Archive for September, 2011

Picking a Peck of Peppers

September 26, 2011

I love it when the peppers arrive at Farmer’s Market. I used to be quite undisciplined and get home with a wild salsa-making assortment, plus some to hang on a string to dry in the kitchen.

But my family is less enamored of peppers and does not agree that heat in a pepper is a good thing. So I have been developing discipline and trying to focus trips to the pepper stand on specific goals.

First of course is peach salsa. A good Walla Walla sweet onion and a collection of the sweet and mild peppers. I bring up the heat in just my serving with Tabasco which ensures the widest audience of eaters.

Fire roasted peppers ready for cleaning, dicing and drying for pepper flakes

Then I learned to use the medium peppers, diced and dried, to make flakes to shake on pizza. Turns out, when you have a shaker of peppers on the dining room table there are lots more uses than pizza. I make a year’s supply of flakes (about a cup dried). I clean and dice the peppers then toss them into the food dryer. This year I got the peppers fire roasted at market first. I understand you don’t need to dice, just slice open and clean out but the drying takes longer – then you run the peppers in the food processor to flake.

Last year I tried making paprika. They sell the paprika pepper in a couple of heats, I go mild. I dice and dry like the pepper flakes above then toss into the blender until powdery. The bits come out in a range of sizes, I just pretend that I run a fancy restaurant and this is a feature.

This year I experimented with pepperochinos. I like them when I find them in salad bars. Krista was making refrigerator Dilly beans, and I guessed that the same technique would work. Cut peppers into bite-sizes and put in a canning jar with one cup white vinegar, one cup water, 1 tsp salt and 3 minced cloves of garlic and a tsp of last years pepper flakes. After a week this is pretty good, and not being heated by canning, the peppers are more crisp than commercial.


Questions from a Real Hero

September 24, 2011

This item was left as a comment to an unrelated blog post and was moved from there to here.

I have been following your various postings for some time and have a few questions for you that I would appreciate if you answer in a public forum preferably by posting and replying to these questions on your website.
1.      You claim to be a proponent of “Smart Growth”  and yet you live in a large suburban house on a large lot with another smaller house next door. Also, from what I can tell you have a cabin up north. How do you reconcile this?
2.      You claim to be a proponent of various forms of social justice however you seem to support things that arguably would make life more difficult for your average person either in the Moscow Pullman area or in general.  For instance you oppose “big box” stores and “sprawl” but do not explain how smart growth or businesses such as the Coop will make life easier for people of modest means.  Also, along those lines do you have any real research to substantiate your claims? For instance by having restrictive zoning in Moscow and Pullman has that actually reduced environmental impact and housing affordability? Or do the upper middle class folks still own big suburban homes in town while the lower income people have to commute in from elsewhere because they cannot afford to live in the area?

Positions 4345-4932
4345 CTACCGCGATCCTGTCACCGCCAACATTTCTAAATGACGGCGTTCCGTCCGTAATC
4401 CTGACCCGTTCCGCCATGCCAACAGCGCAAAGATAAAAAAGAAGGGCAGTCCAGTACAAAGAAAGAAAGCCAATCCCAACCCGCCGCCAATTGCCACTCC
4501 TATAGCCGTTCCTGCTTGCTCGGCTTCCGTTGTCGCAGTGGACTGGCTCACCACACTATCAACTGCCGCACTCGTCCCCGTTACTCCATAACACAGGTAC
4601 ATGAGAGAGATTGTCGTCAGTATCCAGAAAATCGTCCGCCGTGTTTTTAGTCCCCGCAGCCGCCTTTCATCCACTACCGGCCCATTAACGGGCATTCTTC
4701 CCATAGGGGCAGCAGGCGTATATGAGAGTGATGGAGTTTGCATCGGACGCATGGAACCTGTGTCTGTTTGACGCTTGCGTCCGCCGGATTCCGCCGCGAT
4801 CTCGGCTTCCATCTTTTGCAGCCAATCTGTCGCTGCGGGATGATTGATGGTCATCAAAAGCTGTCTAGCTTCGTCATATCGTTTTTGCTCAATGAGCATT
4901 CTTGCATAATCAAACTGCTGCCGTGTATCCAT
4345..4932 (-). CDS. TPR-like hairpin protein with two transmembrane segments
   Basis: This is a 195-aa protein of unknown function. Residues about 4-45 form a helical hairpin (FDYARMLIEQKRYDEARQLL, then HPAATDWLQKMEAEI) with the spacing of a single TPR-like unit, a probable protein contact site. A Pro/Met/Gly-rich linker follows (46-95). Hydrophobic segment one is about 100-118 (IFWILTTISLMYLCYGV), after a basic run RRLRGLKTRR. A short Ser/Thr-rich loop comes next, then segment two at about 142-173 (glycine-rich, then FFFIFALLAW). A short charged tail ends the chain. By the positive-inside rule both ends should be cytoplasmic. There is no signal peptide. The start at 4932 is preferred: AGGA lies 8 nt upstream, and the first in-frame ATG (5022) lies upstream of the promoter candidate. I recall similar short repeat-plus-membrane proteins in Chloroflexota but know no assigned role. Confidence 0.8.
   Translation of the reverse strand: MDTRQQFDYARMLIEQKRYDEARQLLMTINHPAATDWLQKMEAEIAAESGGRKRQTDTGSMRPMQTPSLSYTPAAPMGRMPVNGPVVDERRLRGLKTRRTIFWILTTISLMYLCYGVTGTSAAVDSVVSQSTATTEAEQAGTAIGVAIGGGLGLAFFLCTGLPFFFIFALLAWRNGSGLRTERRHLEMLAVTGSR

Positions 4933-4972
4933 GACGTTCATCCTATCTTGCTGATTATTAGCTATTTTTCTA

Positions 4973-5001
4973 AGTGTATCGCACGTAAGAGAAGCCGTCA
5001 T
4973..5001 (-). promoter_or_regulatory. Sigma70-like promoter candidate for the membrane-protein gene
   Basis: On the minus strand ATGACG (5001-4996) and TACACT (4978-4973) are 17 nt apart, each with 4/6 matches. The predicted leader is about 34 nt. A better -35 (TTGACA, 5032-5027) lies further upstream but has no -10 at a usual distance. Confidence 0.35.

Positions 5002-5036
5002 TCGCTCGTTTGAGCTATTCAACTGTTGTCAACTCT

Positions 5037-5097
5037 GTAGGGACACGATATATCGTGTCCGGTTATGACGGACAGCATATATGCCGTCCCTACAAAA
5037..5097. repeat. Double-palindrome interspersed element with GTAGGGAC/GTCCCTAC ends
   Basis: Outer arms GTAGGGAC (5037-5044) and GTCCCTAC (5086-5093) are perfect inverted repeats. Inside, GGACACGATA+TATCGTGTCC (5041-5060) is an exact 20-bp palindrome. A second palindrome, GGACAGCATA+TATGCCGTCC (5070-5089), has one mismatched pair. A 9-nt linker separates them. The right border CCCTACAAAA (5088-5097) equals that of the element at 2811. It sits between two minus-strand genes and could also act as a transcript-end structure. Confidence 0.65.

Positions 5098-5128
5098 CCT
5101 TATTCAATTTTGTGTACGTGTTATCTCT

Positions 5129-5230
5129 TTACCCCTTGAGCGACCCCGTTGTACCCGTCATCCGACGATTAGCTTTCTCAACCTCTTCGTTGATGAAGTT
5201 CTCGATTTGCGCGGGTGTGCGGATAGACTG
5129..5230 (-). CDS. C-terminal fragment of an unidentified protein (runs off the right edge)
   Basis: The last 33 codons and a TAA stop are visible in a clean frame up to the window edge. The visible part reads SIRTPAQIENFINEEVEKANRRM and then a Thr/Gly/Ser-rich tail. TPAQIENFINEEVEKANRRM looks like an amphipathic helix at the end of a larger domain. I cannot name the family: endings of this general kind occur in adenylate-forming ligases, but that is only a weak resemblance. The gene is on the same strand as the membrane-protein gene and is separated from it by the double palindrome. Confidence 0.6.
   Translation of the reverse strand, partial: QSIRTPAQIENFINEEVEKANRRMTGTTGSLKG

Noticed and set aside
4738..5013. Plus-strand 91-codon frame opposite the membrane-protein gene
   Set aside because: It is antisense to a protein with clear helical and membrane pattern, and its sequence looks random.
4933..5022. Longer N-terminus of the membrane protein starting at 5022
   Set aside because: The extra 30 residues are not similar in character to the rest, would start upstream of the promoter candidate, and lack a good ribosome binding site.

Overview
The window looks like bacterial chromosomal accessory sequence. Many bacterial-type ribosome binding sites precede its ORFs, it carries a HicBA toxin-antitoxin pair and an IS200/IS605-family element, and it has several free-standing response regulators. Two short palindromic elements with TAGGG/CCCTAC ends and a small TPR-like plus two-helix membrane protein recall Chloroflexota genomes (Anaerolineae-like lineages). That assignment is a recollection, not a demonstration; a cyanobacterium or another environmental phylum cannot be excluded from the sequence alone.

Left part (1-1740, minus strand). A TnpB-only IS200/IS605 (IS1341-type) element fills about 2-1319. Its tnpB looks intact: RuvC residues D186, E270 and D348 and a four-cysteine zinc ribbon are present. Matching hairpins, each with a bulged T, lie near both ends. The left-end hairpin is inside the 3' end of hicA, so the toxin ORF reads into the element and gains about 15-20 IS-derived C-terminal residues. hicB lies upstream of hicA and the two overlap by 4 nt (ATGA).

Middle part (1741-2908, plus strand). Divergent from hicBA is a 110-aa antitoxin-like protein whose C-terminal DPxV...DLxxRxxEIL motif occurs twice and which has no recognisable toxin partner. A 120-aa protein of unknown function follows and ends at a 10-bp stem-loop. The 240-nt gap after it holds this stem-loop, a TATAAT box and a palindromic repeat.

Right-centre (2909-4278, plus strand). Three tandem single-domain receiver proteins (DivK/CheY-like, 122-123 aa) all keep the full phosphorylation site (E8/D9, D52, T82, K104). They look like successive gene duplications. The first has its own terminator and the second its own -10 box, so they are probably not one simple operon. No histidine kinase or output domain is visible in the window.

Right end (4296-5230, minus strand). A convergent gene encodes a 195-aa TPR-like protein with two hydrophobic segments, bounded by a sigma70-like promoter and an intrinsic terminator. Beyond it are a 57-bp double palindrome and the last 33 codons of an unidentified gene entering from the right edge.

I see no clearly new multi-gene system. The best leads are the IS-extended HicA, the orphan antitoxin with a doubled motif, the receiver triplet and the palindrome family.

3.      You make a number of commentaries about a variety of subjects ranging from education to environmental policy and economics. Do you have any specific expertise in these areas?
4.      On your Facebook page you mention that you are “gainfully unemployed” and that you are only willing to take a job that fits your desire to be “socially responsible”. I am curious first people who do not have jobs usually cannot afford to live, let alone in big suburban houses, if you are not employed where does your money come from? Second, how do you think that someone like for instance an unemployed mechanic or logger who cannot  find any work even if they are willing to travel and take a job they don’t necessarily like feels about you describing yourself as “gainfully unemployed”?
5.      Many of your positions such as your preference for organic food, or your dislike of cars and any other number of things you seem to support seem honestly to me to be more like fashion statements and icons of an upper middle class individual who has never really been uncomfortable in their life or has not really considered what the world would be like if all of their “preferences” came to complete and total fruition. You also, seem to ignore little hypocrisies of your own existence. As I questioned above you have no problem owning multiple houses or for that matter using highly environmentally intensive electronics  to do most of your work, while at the same time telling the rest of us that we should make do with less. How exactly is this not the same brand of elitism that you seem to accuse many conservatives and other people of?
As I said before I would appreciate you posting and replying to these questions. I believe in holding people accountable for what they say and how they live.
Best regards,
Real Hero


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